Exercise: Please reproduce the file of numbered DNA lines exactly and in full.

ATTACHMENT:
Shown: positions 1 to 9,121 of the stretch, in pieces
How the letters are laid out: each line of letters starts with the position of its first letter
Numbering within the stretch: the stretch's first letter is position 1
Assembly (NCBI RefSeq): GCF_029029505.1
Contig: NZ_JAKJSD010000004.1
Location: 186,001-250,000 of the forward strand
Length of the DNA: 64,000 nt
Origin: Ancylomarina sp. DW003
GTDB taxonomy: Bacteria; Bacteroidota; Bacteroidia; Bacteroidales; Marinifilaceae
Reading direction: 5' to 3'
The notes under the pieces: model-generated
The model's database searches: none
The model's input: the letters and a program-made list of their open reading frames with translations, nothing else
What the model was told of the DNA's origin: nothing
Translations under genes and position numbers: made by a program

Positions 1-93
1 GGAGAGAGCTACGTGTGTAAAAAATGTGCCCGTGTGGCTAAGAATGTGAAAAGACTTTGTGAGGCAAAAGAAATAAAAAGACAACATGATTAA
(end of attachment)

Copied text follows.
Shown: positions 1 to 9,121 of the stretch, in pieces
How the letters are laid out: each line of letters starts with the position of its first letter
Numbering within the stretch: the stretch's first letter is position 1
Assembly (NCBI RefSeq): GCF_029029505.1
Contig: NZ_JAKJSD010000004.1
Location: 186,001-250,000 of the forward strand
Length of the DNA: 64,000 nt
Origin: Ancylomarina sp. DW003
GTDB taxonomy: Bacteria; Bacteroidota; Bacteroidia; Bacteroidales; Marinifilaceae
Reading direction: 5' to 3'
The notes under the pieces: model-generated
The model's database searches: none
The model's input: the letters and a program-made list of their open reading frames with translations, nothing else
What the model was told of the DNA's origin: nothing
Translations under genes and position numbers: made by a program

Positions 1-93
1 GGAGAGAGCTACGTGTGTAAAAAATGTGCCCGTGTGGCTAAGAATGTGAAAAGACTTTGTGAGGCAAAAGAAATAAAAAGACAACATGATTAA